• Thus, it may be seen as an object of the present invention to provide a method and a system for solving the mentioned problems.
  • In a first aspect, the invention provides a binaural technology method including
      • determining a first position related to a position of left ear of a listener,
      • determining a second position related to a position of right ear of the listener,
      • receiving a wireless RF signal including binaural audio data, and
      • presenting the binaural audio data to the listener.
  • By determining positions, preferably 3D positions, of both ears of a listener, it is possible to directly extract an actual Interaural Time Difference (ITD) of the individual listener since a distance between his/her ears is known due to the known positions of both ears. Thus, with a known ITD for the listener, it is possible to adapt the binaural audio data presented to the listener to individual characteristics of the listener and thereby improve auditory localization performance in binaural synthesis applications. In binaural capturing applications the individual ITDs can be used for signal processing enabling decomposition of an auditory real-life scenario.
  • Preferably, the first and second positions correspond to ear canal reference points for the binaural audio data, since it is then directly possible to derive ITD relevant for actual binaural signals recorded in the ears of the listener, and there is a one-to-one relation between the determined positions and the binaural audio data. Preferably, the ear canal reference points are entrances to blocked ear canals of the listener, since these reference points have a number of advantages, e.g. a minimum of inter-individual differences.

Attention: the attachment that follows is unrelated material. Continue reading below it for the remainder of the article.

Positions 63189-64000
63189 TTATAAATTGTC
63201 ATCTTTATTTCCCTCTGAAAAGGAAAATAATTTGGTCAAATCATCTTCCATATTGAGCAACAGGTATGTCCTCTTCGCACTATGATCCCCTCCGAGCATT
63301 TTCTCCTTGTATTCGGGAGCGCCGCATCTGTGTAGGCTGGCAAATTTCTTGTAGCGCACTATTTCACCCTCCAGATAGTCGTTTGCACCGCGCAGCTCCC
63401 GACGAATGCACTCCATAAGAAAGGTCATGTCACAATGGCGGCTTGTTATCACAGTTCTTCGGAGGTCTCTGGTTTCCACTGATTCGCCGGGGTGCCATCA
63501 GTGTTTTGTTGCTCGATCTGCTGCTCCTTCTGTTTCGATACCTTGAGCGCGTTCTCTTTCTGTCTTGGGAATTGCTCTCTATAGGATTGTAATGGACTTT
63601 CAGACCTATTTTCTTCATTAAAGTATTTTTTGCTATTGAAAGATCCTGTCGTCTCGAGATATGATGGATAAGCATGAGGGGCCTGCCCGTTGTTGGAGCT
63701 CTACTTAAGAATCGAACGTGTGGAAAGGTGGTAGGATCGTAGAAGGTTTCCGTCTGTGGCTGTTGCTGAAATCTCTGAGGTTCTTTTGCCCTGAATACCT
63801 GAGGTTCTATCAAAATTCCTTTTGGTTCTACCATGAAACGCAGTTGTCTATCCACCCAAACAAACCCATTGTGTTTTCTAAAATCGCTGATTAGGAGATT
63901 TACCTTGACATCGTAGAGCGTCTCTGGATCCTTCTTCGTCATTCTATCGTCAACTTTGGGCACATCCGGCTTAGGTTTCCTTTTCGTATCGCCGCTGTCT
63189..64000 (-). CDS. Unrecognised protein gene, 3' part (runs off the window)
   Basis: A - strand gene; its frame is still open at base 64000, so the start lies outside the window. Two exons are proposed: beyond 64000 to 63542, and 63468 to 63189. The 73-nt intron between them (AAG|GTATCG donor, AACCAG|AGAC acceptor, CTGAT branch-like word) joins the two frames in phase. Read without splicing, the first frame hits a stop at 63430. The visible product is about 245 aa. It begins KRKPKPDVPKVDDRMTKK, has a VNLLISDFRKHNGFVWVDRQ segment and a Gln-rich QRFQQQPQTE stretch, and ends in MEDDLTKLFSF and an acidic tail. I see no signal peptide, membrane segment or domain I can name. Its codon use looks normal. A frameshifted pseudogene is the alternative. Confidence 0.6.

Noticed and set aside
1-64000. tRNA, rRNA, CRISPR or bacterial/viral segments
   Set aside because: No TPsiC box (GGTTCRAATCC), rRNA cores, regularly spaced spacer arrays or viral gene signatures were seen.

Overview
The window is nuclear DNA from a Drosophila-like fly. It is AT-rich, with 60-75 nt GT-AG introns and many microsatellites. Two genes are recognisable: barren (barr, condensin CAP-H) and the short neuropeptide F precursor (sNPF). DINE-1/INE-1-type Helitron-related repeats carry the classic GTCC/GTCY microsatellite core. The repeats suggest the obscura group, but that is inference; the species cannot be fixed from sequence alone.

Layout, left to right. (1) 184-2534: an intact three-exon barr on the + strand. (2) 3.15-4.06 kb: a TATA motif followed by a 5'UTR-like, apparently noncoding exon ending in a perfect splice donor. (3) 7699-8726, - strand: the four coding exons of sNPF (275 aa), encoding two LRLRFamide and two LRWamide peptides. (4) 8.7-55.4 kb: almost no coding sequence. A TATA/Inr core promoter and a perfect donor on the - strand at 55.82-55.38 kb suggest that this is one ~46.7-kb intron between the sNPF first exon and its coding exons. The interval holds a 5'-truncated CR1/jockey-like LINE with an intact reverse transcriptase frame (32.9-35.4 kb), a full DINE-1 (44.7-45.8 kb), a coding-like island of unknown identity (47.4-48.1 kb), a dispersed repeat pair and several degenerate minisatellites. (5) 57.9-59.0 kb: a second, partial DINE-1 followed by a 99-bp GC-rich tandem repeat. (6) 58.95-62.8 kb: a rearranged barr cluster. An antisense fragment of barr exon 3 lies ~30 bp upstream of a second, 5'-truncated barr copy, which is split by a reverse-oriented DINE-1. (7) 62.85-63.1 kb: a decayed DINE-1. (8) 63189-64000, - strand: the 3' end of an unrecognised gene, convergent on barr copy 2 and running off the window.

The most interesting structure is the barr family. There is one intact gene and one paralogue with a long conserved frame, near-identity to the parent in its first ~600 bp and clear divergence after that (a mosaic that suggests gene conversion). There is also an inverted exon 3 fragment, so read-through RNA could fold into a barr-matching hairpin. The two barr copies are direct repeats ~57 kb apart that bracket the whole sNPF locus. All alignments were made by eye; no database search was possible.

• In preferred embodiments, the method further includes determining the binaural audio data based on the sensed first and second positions prior to transmitting the wireless RF signal including the binaural audio data, and thus the determined positions are advantageously used for preparing the binaural audio data. This may include e.g. selecting HRTFs in a binaural synthesis system in response to the determined first and second positions.
  • In preferred embodiments, the first and second positions are extracted from a second wireless RF signal. With a separate RF signal dedicated to the position determination, there is no need for the listener to be connected to further equipment by wire.
  • This may be implemented by either including in the second wireless RF signal data indicating at least one of the first and second positions, such as indicating both of the first and second positions. Preferably, the first and second positions are sensed in respective ears of the listener, and data regarding the first and second positions are included in the second wireless RF signal. Thus, according to these embodiments the actual position determination is performed by equipment on or close to the listener, and then only data representing the position results are transmitted in a wireless RF signal.